Whether the FCIC will have the same impact remains to be seen, but its chairman, Phil Angelides, has made it clear that he wants the commission to ask – and answer – some tough questions. “You have millions of people unemployed, millions have lost their homes, and Wall Street is having a record year with record profits and record bonuses,” he told ABC News. “People want to understand why.” What questions should the commission ask? The New York Times and The Huffington Post have some suggestions.

The Commission is due to report by mid-December 2010, but members have indicated they plan to post important findings on their website (under construction) before then.

We are a bit bemused


 

A new name to add to the list of those who want to know what caused the crisis: Queen Elizabeth II. During a visit to the London School of Economics, the British monarch asked economists why they didn’t do a better job of predicting the timing and scale of the slowdown, The Observer reports. “She seemed very interested, and she asked me: ‘How come nobody could foresee it?,” Professor Luis Garicano of the LSE told the newspaper.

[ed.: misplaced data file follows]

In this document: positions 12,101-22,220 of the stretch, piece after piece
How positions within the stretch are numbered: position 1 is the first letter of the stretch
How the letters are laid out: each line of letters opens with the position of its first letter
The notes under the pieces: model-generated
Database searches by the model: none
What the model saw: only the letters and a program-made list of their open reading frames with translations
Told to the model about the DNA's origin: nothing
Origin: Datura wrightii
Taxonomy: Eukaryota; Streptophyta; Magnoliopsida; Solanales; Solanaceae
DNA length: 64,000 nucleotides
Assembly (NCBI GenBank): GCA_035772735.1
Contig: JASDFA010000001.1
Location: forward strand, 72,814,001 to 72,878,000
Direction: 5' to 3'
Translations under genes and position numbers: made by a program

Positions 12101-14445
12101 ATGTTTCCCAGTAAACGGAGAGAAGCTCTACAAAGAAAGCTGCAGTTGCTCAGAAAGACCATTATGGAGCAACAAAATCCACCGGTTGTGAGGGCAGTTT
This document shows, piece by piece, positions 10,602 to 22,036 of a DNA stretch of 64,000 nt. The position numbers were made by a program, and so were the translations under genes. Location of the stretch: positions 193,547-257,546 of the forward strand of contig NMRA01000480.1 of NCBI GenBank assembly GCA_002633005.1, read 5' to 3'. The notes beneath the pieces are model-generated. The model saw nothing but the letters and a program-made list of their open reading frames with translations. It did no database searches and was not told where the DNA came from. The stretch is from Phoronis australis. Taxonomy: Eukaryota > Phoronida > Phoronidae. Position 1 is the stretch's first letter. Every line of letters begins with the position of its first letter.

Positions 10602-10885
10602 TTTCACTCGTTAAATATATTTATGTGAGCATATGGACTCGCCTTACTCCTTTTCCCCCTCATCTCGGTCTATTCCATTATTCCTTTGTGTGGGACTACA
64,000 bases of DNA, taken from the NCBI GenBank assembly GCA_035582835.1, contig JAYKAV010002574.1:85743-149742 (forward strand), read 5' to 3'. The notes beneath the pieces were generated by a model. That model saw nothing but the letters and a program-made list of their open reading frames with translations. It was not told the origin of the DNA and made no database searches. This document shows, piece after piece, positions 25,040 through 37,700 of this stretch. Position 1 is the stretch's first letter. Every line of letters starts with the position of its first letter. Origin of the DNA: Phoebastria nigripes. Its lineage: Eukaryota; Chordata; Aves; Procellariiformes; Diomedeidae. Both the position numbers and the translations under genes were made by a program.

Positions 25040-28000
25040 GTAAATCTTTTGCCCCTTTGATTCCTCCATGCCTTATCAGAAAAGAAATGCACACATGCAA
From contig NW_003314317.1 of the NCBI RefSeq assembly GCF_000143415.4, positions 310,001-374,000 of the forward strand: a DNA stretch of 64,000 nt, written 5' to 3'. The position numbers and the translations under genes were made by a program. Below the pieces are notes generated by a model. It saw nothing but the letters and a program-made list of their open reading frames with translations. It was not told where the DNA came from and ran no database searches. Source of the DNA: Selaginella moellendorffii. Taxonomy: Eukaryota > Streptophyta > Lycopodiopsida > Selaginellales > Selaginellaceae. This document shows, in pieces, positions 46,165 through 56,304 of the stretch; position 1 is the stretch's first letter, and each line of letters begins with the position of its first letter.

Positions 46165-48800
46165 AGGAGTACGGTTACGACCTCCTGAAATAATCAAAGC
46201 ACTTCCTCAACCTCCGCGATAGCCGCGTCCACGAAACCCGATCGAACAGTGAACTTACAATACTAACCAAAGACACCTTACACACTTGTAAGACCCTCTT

Stirred by the Queen’s query, some of Britain’s leading economic experts wrote to her to explain what they think went wrong. “Everyone seemed to be doing their own job properly on its own merit. And according to standard measures of success, they were often doing it well,” they told her. “The failure was to see how collectively this added up to a series of interconnected imbalances over which no single authority had jurisdiction.” While the crisis had many causes, they concluded, “[it] was principally a failure of the collective imagination of many bright people, both in this country and internationally, to understand the risks to the system as a whole.”

A crisis of (over-)confidence?